New Kingdom, Dynasty 18–20
Medium or Technique
Not On View
This wooden shawabty exhibits good preservation of its painted decoration. It is a mummiform figure wearing a tripartite wig. Arms are crossed opposite over the chest, right over left. The figure is painted with an overall white ground with the torso showing significant traces of yellow. Reddish-orange dividing lines on the legs border 5 horizontal bands of black painted hieroglyphic text recording a version of the “Shawabty Spell” for the shawabty’s owner. The text continues in a vertical band on the foot. The wig is painted black, as are accents to the modelled facial features. The face, hands, and portions of arms are reddish-brown. There are also slight traces of light blue on the right side onear the front lappet of the wig.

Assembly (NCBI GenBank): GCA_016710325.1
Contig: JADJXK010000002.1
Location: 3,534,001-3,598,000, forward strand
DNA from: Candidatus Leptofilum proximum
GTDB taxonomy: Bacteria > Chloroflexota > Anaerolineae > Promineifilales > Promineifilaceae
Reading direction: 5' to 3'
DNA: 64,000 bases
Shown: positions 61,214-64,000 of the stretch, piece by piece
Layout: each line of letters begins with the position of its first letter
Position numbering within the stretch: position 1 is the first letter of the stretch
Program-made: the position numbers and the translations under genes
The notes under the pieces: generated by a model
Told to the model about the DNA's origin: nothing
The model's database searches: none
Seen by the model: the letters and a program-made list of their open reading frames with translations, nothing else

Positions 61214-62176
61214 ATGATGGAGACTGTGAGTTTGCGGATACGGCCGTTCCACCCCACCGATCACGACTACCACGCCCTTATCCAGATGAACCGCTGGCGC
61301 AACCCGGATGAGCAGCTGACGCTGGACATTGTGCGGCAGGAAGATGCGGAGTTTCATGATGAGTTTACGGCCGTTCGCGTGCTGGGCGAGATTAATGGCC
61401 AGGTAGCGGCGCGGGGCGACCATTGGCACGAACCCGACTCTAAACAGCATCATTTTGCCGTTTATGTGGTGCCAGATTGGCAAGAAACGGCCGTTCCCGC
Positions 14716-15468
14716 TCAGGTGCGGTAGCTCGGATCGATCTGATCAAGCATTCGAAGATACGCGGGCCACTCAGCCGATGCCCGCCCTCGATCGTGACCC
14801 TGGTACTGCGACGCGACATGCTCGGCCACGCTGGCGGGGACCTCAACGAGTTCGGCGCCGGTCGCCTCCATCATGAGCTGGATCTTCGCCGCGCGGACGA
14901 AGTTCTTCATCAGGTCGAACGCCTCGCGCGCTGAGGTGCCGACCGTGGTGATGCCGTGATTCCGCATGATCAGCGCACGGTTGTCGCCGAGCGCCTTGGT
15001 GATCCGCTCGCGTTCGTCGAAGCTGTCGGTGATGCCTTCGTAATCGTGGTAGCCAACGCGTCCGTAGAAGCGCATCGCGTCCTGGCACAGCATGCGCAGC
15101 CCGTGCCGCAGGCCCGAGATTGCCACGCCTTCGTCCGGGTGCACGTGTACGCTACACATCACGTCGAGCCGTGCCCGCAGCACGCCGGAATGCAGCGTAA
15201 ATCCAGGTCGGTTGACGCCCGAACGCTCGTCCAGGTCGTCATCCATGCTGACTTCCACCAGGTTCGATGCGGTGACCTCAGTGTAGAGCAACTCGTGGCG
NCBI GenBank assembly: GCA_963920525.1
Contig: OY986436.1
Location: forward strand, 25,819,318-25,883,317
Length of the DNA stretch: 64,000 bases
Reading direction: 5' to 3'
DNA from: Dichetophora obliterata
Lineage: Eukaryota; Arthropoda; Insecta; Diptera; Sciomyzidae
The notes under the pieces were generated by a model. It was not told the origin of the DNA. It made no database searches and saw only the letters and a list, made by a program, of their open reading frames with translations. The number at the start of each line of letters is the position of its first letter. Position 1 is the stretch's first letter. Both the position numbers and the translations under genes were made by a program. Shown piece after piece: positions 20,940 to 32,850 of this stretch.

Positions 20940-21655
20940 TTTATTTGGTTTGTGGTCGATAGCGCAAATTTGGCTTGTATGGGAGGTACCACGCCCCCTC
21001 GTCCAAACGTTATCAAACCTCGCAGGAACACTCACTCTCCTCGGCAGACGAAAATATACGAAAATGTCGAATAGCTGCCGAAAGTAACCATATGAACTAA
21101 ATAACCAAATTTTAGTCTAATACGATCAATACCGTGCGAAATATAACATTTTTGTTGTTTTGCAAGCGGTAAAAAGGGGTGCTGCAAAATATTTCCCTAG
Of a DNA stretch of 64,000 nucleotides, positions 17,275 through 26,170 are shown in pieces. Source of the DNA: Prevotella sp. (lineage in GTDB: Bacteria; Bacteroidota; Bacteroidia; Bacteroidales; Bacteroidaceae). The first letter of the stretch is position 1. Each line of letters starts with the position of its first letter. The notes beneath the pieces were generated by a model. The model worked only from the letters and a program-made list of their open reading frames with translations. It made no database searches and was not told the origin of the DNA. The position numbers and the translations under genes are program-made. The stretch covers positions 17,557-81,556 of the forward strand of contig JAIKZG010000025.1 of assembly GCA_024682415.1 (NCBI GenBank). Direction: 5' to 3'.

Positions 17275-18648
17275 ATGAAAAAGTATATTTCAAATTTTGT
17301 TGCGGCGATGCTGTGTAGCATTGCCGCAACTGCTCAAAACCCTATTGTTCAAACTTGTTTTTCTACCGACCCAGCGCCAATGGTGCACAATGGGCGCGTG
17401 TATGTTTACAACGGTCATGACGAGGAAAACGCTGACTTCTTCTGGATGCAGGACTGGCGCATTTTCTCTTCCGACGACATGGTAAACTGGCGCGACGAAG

An ancient Egyptian shawabty is a funerary figurine that was intended to magically animate in the Afterlife in order to act as a proxy for the deceased when called upon to tend to field labor or other tasks. This expressed purpose was sometimes written on the shawabty itself in the form of a “Shawabty Spell,” of which versions of various length are known. Shorter shawabty inscriptions could also just identify the deceased by name and, when applicable, title(s). However, many shawabtys carry no text at all. The ideal number of such figurines to include in a tomb or burial seems to have varied during different time periods.
By 1836: Robert Hay Collection, Linplum, Scotland; 1863: to his son, Robert James Alexander Hay; 1868-1872: Way Collection, Boston (purchased by Samuel A. Way through London dealers Rollin and Feuardent, 27 Haymarket); 1872: given to the MFA by Samuel's son, C. Granville Way. (Accession Date: June 28, 1872)
Hay Collection—Gift of C. Granville Way